Train Derailment Near Louisville

Oct 29, 2012

The shelter-in-place warning from the train derailment in southwestern Jefferson County has been expanded to 2  miles, EMA/MetroSafe said.

No further evacuations have been ordered.

Update: 9:30 a.m.

The flammable chemical butadiene is leaking Monday morning after a train derailment in southwestern Jefferson County near Dixie Highway, said Jody Duncan, a spokeswoman for EMA/MetroSafe.

The evacuation on Abbotts Beach Road is affecting about 20 homes, Duncan said. The shelter-in-place warning remains in effect for a mile-radius of the train derailment.

No injuries were reported in the derailment or aftermath, though a hunter was reportedly near the scene when the derailment happened, Duncan said.

Bullitt County authorities have evacuated parts of Katherine Station Road, Duncan said.

About 20 homes have been affected by the train derailment in southwestern Jefferson County, said Jody Duncan, spokeswoman for EMA/MetroSafe.

Barge traffic was also halted after the train derailment, Duncan said.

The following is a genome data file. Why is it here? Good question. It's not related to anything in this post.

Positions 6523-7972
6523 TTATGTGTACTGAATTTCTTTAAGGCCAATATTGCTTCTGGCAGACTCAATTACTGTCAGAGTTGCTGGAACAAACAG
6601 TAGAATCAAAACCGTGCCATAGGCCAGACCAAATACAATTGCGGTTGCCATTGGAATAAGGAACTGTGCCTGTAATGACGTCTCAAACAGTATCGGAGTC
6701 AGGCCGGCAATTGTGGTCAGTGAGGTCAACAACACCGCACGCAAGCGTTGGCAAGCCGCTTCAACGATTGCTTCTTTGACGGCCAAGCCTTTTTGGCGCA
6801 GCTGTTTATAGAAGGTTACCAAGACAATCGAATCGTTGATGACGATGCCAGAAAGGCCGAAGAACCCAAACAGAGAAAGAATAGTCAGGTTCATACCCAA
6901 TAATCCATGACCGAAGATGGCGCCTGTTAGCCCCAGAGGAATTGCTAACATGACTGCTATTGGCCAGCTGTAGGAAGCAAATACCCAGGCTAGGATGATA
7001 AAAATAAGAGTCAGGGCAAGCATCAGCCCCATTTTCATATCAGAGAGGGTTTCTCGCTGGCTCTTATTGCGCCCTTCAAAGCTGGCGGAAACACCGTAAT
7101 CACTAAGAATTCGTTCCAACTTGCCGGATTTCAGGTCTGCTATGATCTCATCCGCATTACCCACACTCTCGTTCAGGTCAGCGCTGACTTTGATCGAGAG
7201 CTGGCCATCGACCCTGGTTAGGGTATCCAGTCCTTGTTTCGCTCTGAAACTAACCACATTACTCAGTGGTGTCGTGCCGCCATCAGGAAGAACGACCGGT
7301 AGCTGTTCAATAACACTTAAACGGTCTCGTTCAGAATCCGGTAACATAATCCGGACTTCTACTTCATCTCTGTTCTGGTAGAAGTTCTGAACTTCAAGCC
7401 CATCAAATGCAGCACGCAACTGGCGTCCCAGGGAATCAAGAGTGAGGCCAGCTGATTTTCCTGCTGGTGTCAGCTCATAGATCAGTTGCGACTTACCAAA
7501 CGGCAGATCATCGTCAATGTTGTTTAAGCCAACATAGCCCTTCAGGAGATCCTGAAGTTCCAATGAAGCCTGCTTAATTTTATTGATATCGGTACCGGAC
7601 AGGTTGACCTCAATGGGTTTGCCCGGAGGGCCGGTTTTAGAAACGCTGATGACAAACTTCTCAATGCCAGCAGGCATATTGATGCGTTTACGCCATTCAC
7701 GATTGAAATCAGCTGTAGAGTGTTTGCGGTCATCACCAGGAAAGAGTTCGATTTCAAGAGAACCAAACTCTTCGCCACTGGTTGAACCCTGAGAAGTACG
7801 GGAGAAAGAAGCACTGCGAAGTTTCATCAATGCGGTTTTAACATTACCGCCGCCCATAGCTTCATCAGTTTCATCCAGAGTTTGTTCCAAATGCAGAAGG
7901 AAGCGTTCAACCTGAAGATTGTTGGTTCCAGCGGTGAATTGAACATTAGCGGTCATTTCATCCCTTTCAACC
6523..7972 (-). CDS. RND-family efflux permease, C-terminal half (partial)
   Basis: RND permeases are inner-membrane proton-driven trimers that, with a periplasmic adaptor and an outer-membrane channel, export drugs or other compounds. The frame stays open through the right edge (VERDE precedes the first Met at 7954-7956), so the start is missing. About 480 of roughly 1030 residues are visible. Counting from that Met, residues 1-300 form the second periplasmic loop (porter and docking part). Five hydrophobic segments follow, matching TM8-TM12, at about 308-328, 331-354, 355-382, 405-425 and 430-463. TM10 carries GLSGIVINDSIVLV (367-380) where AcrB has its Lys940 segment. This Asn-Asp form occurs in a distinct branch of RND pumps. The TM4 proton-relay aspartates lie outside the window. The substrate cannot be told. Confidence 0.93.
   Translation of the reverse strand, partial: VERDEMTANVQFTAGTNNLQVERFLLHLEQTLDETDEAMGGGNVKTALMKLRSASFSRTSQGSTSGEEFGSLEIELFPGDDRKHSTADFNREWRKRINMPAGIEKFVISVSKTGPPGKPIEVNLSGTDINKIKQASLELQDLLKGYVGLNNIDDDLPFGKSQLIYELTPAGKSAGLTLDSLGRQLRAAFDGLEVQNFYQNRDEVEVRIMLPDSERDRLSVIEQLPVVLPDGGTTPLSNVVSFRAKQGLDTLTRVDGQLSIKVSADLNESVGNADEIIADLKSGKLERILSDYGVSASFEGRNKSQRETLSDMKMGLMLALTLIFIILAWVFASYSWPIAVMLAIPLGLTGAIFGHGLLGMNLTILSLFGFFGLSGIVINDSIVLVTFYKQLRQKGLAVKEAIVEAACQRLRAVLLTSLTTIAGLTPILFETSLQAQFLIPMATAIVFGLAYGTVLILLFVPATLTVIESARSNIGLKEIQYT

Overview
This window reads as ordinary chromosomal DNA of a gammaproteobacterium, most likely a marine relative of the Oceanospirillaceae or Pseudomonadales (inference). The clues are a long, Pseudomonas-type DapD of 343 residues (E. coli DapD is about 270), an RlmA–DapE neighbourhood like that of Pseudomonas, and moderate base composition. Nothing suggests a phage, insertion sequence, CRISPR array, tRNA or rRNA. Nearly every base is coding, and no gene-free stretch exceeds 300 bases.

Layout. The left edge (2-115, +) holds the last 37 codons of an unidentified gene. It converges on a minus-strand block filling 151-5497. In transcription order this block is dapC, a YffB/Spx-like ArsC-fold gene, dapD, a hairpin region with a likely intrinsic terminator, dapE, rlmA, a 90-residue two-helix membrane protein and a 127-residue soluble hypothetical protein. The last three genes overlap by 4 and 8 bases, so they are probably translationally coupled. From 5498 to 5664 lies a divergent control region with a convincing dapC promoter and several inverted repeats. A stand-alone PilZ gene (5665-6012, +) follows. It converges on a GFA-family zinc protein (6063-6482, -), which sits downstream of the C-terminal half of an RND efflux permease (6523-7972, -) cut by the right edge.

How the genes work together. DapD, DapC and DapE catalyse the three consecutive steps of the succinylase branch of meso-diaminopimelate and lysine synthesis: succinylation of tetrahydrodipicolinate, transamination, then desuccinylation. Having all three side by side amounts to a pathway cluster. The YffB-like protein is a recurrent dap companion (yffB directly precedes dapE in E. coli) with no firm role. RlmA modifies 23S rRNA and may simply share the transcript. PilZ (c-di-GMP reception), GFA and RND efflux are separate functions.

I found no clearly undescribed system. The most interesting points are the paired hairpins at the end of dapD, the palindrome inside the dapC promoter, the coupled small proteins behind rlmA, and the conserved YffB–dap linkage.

WFPL will bring you more as information becomes available.


The derailment of a train carrying chemicals on Dixie Highway near the Jefferson County line early Monday has caused authorities to evacuate homes on Abbott Beach Road, MetroSafe/EMA said. Bullitt County officials are also evacuating residents on Katherine Station Road. Nearby residents have been warned to shelter in place.

A Level 3 HazMat incident--the highest possible designation--has been declared. MetroSafe spokeswoman Jody Duncan says crews are working to check for leaks to see if any chemicals were spilled. The train was carrying chemicals including:

  • hydrogen fluorides
  • hydrochloric acid
  • sodium hydroxide
  • butadiene
  • styrene monomer
  • methyl isobutyl ketone
  • calcium carbide

The derailment happened at about 6 a.m. and no injuries were immediately reported, MetroSafe/EMA said.

Authorities are warning people within a mile radius of the derailment to stay indoors until further notice, and a civilian no-fly zone has been instituted for a five-mile radius from the accident. Johnson says she's not sure where the train was headed, but it was going south from Louisville. The train was operated by P&L Railroad.   Joseph Lord contributed to this report